Always be well-intentioned when entering and improving your sanctuaries. Move with a purpose. What are you trying to accomplish? Are you removing invasives? Are you creating a bedding thicket or a temporary forest opening? Are you creating a “closed edge” by hinge cutting a line of trees in one direction to manipulate deer movement in and out of the sanctuary in your favor? These are all great reasons to enter a sanctuary, and the fear of bumping a few deer out of the sanctuary should never deter you from making such improvements.
You don’t need to be planting food plots or filling corn feeders within your sanctuary! Simply getting sunlight to the forest floor will do wonders for both nutrition and cover.
It is important to remember our objective with the sanctuary – to minimize stress on the deer herd. This means we want to create an attractive landscape with holding power. This often boils down to cover and nutrition with emphasis being placed on the former. Luckily, both can be accomplished with the right approach. You don’t need to be planting food plots or filling corn feeders within your sanctuary! Simply getting sunlight to the forest floor will do wonders for both nutrition and cover.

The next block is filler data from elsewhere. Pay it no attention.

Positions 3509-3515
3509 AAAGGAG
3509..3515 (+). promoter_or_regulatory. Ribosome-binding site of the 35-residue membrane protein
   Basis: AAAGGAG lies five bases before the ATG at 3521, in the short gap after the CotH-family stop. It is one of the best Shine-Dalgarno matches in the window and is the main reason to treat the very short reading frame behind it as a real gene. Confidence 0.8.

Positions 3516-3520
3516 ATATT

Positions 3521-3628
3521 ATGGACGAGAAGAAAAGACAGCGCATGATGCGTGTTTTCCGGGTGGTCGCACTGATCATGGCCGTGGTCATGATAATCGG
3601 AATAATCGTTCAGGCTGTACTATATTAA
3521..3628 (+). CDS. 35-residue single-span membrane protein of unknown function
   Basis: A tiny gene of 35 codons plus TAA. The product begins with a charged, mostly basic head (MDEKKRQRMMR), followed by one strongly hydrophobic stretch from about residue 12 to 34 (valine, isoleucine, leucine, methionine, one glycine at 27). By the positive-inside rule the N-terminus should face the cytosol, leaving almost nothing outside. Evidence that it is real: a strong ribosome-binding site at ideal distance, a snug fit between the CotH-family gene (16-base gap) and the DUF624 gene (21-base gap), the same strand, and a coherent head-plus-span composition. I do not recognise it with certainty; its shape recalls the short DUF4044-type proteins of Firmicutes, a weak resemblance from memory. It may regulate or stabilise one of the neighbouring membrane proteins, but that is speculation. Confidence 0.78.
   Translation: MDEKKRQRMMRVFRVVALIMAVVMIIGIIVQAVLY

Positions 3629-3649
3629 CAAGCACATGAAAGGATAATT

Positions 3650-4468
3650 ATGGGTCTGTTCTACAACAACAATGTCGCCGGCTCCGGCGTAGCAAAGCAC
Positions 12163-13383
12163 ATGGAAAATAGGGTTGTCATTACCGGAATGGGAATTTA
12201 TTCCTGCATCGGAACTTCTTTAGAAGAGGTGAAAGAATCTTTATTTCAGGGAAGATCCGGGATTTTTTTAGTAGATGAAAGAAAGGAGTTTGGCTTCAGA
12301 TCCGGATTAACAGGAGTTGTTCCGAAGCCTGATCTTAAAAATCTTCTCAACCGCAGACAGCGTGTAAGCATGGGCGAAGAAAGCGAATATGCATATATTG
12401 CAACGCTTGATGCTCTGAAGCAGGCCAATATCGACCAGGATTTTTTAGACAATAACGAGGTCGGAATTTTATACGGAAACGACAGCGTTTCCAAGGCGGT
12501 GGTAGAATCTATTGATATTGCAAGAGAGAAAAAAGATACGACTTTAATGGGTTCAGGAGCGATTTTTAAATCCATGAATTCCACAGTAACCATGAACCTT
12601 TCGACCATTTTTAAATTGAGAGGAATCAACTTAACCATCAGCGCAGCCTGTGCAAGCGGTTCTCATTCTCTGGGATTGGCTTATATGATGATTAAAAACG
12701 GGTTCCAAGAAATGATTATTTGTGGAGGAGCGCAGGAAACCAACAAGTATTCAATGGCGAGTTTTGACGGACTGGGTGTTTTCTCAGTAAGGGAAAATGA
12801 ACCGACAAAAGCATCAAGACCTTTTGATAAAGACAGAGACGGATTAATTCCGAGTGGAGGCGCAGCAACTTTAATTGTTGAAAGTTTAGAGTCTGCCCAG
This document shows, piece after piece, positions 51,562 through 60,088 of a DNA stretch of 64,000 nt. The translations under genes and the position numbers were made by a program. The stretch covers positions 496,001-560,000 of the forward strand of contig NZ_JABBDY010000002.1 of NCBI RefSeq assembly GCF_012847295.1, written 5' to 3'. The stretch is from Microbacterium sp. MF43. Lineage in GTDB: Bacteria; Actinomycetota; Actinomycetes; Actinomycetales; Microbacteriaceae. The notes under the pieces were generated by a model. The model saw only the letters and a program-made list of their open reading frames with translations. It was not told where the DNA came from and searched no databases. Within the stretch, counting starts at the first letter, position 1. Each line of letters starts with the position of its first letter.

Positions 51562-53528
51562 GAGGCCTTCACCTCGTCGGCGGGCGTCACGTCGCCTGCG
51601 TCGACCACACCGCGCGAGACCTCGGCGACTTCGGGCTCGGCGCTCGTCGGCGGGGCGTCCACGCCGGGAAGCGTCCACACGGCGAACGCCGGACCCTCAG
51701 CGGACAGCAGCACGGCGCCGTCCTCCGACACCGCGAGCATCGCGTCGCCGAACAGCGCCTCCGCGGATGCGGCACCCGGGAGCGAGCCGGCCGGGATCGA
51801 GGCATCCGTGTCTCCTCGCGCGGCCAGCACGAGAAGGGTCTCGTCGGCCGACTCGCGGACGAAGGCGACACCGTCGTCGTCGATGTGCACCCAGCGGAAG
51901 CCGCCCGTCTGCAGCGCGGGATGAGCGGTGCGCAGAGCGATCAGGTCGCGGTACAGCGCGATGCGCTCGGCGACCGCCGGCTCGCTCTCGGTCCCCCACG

A well-established native shrub layer is typically indicative of good food and cover. Red osier dogwood, American beautyberry, American plum; these are all wonderful at providing cover at the deer’s level while also providing browse in the form of leaves, buds and fruits. Consider purchasing some bareroot seedlings or plugs and sticking them in the middle of the downed tree tops while doing your FSI projects. The crowns act as a deer cage for the young plants, and they will thrive in the recently exposed sunlight. This practice allows you to combine trips into the sanctuary and maximize efficiency.
Monitor Deer Use
As mentioned previously, I don’t hesitate to enter my sanctuaries beginning around the time I start shed-hunting – late February into early March around the Midwest. What is it I am looking for besides antlers? Two things: evidence of deer use, and forest composition.